Brown County formally requests Governor’s help in shortage of public defenders

County leaders, frustrated by the backlog of cases, issued a resolution
Published: Aug. 19, 2021 at 10:05 PM CDT
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GREEN BAY, Wis. (WBAY) - Leaders in Brown County say they’ve exhausted all efforts and are now calling on the Governor to use federal funds to solve a public defender shortage.

As we’ve reported, the shortage has been causing a backlog of cases for months, including for those suspected of violent crimes. The pandemic also made the situation worse as criminal hearings went virtual and courthouses restricted visitations.

Defendants in the county are continuing to have trouble finding public defenders.

“If these people end up getting released because they cannot get through the system, it’s a public safety risk,” Brown County Board of Supervisors Chairman Patrick Buckley said.

The board of supervisors approved a resolution Wednesday addressing the lack of attorneys in the State Public Defender’s Office. The agency appoints lawyers to defendants who can’t afford one and its Green Bay office represents clients in Brown, Door, and Kewaunee counties.

Buckley blamed Governor Tony Evers for not increasing the funding for the agency in the state’s latest budget. However, the Democratic governor signed a Republican-backed budget since the GOP controls the legislator.

In a bipartisan showing, area lawmakers sent letters to the governor requesting funds from the American Rescue Plan to clear the backlog of cases. More than 300 defendants in Brown County are waiting for a public defender, according to the county.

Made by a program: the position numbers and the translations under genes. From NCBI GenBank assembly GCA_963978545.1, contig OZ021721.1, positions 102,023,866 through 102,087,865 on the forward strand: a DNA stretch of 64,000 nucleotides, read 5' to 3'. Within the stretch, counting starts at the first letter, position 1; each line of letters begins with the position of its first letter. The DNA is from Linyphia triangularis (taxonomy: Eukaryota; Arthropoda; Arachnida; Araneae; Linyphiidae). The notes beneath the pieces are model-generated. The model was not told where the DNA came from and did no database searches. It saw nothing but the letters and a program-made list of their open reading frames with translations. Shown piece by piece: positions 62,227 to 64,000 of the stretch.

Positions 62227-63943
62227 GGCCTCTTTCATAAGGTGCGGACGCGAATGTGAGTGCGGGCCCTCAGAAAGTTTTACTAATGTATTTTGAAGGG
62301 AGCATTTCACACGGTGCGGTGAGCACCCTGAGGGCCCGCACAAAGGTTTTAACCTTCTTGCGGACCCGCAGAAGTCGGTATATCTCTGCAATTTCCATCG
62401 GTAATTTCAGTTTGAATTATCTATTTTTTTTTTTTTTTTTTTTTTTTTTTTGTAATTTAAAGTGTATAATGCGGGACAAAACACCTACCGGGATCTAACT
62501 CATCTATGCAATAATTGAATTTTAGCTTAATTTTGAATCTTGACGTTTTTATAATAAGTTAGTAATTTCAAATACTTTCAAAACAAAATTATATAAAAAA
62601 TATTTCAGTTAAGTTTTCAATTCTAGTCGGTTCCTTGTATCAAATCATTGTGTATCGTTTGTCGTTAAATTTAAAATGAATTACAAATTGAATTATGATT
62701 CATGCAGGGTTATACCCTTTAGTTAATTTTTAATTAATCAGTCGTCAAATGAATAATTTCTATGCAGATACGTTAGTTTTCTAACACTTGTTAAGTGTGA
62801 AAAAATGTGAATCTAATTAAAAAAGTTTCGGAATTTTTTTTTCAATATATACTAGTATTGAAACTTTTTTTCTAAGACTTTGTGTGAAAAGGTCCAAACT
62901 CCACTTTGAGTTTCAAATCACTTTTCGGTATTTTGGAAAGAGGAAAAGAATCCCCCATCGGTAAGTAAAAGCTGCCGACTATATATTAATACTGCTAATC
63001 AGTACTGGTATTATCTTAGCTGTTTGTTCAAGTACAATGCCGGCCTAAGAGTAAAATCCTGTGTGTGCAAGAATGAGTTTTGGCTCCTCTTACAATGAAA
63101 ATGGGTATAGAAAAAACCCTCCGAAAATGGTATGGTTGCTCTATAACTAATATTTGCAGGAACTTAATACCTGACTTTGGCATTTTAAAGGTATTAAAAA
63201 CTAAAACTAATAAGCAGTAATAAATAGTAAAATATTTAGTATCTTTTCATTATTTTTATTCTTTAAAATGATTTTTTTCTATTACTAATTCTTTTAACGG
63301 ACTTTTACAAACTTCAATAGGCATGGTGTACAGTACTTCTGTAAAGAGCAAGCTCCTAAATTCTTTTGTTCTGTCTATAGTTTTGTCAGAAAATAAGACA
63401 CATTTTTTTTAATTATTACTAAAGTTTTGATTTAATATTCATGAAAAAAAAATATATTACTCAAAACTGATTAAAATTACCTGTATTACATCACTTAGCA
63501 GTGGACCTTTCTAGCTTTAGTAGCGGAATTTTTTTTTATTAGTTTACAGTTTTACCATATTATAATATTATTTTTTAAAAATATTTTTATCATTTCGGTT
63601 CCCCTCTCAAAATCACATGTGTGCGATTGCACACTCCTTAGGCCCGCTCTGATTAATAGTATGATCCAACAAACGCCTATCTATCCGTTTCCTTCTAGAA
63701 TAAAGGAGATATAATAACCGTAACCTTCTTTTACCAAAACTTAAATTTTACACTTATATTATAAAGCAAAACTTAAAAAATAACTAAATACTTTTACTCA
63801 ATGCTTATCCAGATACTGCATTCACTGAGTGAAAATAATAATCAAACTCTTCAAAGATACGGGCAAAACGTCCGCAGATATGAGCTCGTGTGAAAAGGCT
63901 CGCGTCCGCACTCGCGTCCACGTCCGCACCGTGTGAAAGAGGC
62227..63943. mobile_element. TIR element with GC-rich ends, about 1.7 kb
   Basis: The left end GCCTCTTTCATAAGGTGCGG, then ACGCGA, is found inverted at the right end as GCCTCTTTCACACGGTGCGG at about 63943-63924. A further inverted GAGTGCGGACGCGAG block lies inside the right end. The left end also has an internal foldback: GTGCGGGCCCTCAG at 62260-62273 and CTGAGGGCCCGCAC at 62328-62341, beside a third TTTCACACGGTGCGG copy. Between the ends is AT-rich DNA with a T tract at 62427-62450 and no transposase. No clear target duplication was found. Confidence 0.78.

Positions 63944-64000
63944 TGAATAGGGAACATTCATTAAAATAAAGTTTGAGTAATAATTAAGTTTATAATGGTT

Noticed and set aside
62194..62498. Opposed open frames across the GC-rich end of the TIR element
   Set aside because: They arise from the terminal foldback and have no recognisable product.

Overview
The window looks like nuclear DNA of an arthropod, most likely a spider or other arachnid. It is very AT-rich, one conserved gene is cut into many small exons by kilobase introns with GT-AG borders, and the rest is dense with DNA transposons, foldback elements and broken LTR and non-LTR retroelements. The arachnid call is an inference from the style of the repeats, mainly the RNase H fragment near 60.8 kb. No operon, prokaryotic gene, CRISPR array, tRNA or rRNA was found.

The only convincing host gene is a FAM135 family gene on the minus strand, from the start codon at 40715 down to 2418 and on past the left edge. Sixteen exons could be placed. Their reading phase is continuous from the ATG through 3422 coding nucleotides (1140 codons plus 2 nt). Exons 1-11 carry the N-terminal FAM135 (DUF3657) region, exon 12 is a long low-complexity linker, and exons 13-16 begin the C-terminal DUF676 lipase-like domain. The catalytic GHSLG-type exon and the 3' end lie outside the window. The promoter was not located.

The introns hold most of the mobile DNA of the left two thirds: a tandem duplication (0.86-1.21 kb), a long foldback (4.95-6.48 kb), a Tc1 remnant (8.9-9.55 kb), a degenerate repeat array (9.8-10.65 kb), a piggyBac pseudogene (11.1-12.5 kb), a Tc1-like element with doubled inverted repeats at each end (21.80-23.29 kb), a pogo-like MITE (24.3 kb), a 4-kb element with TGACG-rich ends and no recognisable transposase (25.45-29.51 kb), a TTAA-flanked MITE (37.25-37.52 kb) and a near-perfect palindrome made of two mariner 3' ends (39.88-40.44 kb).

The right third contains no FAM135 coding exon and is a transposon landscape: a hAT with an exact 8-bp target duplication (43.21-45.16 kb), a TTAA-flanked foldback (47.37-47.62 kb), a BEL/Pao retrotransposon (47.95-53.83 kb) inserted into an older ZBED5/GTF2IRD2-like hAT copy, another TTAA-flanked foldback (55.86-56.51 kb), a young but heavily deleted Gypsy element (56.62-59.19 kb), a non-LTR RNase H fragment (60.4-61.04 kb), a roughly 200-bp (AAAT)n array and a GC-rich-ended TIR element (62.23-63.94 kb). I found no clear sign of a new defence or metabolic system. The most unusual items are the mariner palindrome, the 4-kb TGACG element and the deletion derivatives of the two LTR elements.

The issue is reportedly putting a strain on the county budget since inmates have to be kept in jail longer.

“They need to increase what they’re paying the contract attorney’s,” Buckley said. “They also need to increase the amount of attorneys that they’re actually employing as a state to handle these cases.”

The State Public Defender’s Office pays attorney’s $70 an hour per case. If a lawyer can’t be found in a reasonable time, the county is forced to find one at a rate of $100 an hour, which comes from the county’s budget not the state.

”Because they’re entitled to a speedy trial, you know, potentially the [Brown County Circuit Court Judges] can hire attorneys for them at Brown County’s cost, and that’s a 100 bucks an hour,” Buckley said.

The State Public Defender told county leaders earlier this month its Green Bay office had a shortage of attorneys up until recently. It is now fully staffed at 14, yet is still having trouble keeping up with the caseload.

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